• Word nodes representing the actual words that were used in a speech. Words are linked to their stem through the HAS_STEM relationship.

Here is an excerpt of the graph showing the stem ‘challeng’ shared by the words ‘challenge’ and ‘challenges’ and used in the messages by the heads of state of Spain, Ireland, Sweden and the UK.

Screenshot 2019-12-29 at 02.11.23.png

It is worth mentioning that I’ve made an arguable modelling decision which is to link the stems to the speeches and aggregate all the words that share the same stem around the stem node, losing the link between the word and the speech where it was used. This simplifies the model for the type of analysis that we’ll run in this QuickGraph but could be an issue if we wanted to know which exact words (not just the stem) were used in a particular speech.

Querying the graph

Let’s now run some queries on this dataset.

Which words appear in all Christmas messages?

Some words like ‘Christmas’ or peace’ appear in all messages. Here’s how we can get the whole list of word stems used in all speeches and all word variants of each stem.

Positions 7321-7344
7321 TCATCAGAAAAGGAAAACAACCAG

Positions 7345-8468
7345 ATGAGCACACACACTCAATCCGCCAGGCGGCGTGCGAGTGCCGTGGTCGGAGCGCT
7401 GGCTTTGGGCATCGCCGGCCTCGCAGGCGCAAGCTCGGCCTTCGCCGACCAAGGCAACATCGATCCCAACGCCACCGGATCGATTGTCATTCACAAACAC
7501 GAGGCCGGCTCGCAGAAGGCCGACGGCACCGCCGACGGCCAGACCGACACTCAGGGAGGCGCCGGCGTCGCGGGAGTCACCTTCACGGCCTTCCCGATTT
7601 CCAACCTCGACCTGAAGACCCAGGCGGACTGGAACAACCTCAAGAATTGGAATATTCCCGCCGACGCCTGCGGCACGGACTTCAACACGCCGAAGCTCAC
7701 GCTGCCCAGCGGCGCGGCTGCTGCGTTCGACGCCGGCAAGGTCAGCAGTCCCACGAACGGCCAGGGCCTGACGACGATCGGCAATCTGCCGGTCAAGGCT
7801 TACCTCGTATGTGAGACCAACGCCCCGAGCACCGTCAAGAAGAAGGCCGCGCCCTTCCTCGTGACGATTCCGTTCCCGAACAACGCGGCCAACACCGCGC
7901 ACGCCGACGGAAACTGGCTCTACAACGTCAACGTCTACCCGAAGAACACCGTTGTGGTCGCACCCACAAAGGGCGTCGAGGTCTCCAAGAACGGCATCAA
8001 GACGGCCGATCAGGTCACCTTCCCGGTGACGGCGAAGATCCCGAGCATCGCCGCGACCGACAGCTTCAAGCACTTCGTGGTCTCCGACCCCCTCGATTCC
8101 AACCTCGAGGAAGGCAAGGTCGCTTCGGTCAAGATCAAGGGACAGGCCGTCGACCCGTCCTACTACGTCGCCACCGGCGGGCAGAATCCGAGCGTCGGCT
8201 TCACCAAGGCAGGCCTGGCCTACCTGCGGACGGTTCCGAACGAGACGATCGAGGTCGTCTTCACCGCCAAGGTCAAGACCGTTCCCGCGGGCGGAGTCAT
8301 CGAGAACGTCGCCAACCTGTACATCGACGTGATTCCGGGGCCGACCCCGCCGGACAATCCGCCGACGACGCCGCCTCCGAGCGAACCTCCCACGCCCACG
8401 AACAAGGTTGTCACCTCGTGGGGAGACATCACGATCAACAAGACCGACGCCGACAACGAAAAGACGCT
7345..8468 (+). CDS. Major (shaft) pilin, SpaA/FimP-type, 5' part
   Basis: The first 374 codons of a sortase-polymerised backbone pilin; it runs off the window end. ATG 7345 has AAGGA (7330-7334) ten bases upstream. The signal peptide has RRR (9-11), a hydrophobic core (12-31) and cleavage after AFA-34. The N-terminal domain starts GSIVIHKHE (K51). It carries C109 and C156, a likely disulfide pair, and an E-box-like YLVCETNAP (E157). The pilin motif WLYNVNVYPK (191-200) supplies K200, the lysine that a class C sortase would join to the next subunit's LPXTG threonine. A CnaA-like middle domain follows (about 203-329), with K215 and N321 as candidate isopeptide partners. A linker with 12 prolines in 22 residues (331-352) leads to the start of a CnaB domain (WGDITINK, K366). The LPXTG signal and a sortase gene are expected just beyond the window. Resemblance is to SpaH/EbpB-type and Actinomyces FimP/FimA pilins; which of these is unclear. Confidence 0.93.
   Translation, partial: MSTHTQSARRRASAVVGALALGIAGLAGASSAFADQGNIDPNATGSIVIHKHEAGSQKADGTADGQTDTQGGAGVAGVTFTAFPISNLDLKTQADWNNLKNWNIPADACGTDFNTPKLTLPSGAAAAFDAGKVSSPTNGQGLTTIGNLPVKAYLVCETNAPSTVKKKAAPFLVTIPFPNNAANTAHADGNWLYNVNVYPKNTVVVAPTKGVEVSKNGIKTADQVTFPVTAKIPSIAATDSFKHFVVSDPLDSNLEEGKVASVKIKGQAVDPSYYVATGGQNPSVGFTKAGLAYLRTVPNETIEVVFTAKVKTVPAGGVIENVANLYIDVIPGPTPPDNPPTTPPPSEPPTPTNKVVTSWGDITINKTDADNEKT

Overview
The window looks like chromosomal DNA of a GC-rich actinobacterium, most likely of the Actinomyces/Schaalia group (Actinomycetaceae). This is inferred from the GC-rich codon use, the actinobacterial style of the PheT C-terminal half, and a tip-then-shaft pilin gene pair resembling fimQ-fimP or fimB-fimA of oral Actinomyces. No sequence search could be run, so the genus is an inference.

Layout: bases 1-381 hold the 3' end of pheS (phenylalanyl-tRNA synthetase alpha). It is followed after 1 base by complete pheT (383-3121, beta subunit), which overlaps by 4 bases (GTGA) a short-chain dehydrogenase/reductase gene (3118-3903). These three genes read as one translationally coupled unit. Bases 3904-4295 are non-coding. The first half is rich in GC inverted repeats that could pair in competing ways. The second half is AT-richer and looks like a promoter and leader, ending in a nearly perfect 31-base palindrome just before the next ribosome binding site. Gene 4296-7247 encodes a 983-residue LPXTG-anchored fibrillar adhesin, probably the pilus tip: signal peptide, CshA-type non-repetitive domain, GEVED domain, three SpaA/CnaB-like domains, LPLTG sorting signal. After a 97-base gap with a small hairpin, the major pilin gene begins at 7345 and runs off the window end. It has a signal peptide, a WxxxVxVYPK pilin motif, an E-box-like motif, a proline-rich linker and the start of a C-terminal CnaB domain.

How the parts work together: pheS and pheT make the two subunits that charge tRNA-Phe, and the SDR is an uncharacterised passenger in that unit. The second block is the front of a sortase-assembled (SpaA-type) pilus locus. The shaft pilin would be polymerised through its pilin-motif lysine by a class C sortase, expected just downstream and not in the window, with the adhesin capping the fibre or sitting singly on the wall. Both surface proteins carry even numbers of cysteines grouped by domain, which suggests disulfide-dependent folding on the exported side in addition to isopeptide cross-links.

MATCH (s:Speech) WITH count(s) AS countryCount
MATCH (w:Word)-[:HAS_STEM]->(st:Stem)-[:USED_IN]->(speech)
WHERE size((st)-[:USED_IN]->()) = countryCount
RETURN st.id AS stem, collect(distinct w.id) AS words

Screenshot 2019-12-29 at 02.26.28.png

If instead of absolute word frequency we look at the count of speeches where the word appears, we can get the list of most common words. And this is something that would look great in a tag cloud. Here is the cypher query that returns the top 30, followed by a beautiful heart-shaped tag cloud using that data (courtesy of WordClouds).

MATCH (st:Stem)
RETURN st.id AS stem, size((st)-[:USED_IN]->()) as freq ORDER BY freq DESC LIMIT 30

Screenshot 2019-12-29 at 02.29.34

How many times is the country’s name or demonym mentioned in a message?